LATE IN THE upcoming book MCU: The Reign of Marvel Studios, authors Joanna Robinson, Dave Gonzales, and Gavin Edwards write about the explosion of Marvel movies and shows over the past few years — and, with it, the explosion in responsibility for MCU mastermind Kevin Feige. “Marvel Studios hadn’t been built to scale up the way Disney was demanding,” they suggest. “Its greatest strength quickly became its weakness. When asked a few years earlier why no other studio had been able to match Marvel’s track record, Joe Russo said, ‘Simple. They don’t have a Kevin.’ In the Disney+ era, Marvel didn’t have enough Kevin to go around.”

Feige’s overextension has been palpable for much of the post-Endgame stretch of the MCU, this year especially. Where all previous Marvel Studios productions had at least some ardent and vocal fans, 2023 brought two universally disliked projects in the cosmic mess Ant-Man and the Wasp: Quantumania and the nap-inducing miniseries Secret Invasion.

The funny thing is, Marvel still seemed to be on a hot streak in the immediate aftermath of Endgame. People enjoyed Spider-Man: Far From Home, albeit perhaps not as much as they had Tom Holland’s first outing as Peter Parker. And the new era of Marvel on television arrived with a bang, thanks to the acclaimed, inventive WandaVision. (After all, what is Disney+ if not Kevin Feige persevering?) The Falcon and the Winter Soldier was much bumpier, but that was followed by arguably the best of any of these series: Loki, a spinoff of Tom Hiddleston‘s character from the Thor and Avengers movies, now mixed up in shenanigans involving time travel, variant personae, and the multiverse. Even a finale that mostly featured a character we’d never seen before — Jonathan Majors as the all-knowing puppet master He Who Remains — sitting at a desk and explaining the plot somehow worked. It was so fun and so clever — and, thanks to the plan to make both the multiverse and Kang, a He Who Remains variant also played by Majors, crucial to where the larger MCU was headed — that it became the first, and so far only, Disney+ Marvel series to get a second season.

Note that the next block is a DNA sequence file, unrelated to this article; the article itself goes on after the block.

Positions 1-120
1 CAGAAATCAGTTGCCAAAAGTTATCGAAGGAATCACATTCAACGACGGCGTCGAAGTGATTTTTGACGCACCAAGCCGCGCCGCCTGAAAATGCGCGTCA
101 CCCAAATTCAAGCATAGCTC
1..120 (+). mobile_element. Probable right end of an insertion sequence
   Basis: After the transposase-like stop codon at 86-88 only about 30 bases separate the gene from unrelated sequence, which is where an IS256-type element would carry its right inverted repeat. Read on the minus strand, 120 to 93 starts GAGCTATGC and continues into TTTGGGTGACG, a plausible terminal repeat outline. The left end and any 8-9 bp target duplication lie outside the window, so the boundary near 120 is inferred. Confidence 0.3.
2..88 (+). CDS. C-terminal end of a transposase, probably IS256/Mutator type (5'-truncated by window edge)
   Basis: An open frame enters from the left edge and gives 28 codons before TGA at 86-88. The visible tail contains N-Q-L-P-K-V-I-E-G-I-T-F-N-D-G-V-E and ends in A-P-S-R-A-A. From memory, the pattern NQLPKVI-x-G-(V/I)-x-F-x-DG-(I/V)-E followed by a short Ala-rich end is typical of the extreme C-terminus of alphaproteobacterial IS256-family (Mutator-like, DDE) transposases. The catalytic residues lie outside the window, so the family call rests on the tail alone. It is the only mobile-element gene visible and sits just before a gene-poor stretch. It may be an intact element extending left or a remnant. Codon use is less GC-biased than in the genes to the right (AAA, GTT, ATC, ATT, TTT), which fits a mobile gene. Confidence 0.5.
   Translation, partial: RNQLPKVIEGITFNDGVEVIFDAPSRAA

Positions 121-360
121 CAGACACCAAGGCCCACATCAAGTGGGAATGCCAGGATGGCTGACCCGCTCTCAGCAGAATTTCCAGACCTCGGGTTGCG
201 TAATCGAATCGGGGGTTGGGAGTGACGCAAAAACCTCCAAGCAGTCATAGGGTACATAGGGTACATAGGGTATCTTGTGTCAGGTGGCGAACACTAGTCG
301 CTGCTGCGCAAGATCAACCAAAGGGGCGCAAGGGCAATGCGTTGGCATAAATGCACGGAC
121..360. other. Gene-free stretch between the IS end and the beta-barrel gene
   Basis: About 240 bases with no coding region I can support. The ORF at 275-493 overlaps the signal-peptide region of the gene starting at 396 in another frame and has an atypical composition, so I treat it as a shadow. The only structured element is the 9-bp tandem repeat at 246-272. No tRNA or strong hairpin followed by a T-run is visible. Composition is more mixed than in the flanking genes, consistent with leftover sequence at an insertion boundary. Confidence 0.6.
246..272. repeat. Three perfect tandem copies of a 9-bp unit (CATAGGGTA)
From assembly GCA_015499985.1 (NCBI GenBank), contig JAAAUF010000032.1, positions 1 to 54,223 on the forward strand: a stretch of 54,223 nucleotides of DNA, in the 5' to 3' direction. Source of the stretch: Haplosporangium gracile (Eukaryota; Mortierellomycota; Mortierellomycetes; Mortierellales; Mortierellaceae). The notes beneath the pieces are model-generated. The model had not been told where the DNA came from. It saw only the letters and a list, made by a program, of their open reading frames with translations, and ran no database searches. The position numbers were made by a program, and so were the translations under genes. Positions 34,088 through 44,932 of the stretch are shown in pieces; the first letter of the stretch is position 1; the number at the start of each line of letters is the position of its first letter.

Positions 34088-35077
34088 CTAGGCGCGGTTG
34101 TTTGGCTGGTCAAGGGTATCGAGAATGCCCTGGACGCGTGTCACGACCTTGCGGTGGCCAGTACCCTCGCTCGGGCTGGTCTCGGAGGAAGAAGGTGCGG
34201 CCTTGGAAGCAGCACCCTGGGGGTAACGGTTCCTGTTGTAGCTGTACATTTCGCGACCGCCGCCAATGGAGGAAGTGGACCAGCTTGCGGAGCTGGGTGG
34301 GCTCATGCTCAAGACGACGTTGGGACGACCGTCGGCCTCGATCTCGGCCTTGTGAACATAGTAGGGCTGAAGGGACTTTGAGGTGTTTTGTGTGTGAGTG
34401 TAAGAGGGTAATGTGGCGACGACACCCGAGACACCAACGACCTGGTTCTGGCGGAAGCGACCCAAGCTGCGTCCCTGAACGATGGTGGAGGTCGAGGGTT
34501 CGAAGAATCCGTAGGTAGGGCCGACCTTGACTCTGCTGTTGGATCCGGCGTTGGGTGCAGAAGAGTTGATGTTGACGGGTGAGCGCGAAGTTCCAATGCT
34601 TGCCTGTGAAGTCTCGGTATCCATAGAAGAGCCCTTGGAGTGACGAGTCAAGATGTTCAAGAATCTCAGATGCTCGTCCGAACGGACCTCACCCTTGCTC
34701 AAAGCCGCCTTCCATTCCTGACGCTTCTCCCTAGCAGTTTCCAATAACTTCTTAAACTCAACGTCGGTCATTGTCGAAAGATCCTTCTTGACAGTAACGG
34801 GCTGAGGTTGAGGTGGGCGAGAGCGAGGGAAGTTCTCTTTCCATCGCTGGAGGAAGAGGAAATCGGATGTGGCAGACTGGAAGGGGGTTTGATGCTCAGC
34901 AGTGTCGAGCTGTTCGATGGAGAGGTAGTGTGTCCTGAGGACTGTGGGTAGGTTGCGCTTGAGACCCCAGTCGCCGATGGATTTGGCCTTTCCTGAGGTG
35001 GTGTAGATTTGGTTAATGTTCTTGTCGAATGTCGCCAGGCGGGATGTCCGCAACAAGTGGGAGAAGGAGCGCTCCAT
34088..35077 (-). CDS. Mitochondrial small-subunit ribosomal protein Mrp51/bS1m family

What followed, though, was more of a mixed bag. Hawkeye, Moon Knight, Ms. Marvel, and She-Hulk: Attorney at Law all had aspects that worked very well, like She-Hulk‘s meta commentary on toxic fanboys, or the way Ms. Marvel combined coming-of-age drama and Pakistani history with the superheroics. But they also had obvious weaknesses, like Hawkeye losing the thread near the end, or almost everything about Moon Knight besides Oscar Isaac’s acting. The consistent level of quality control just wasn’t there in a way it had been for the MCU through most of the 2010s.

Now Loki is back, more than two years since we last saw Loki, his female variant Sylvie (Sophia Di Martino), easygoing time cop Mobius (Owen Wilson), and the rest of the gang from the Time Variance Authority. And what was once the best representation of what Marvel could do on television has become just as uneven as everything else.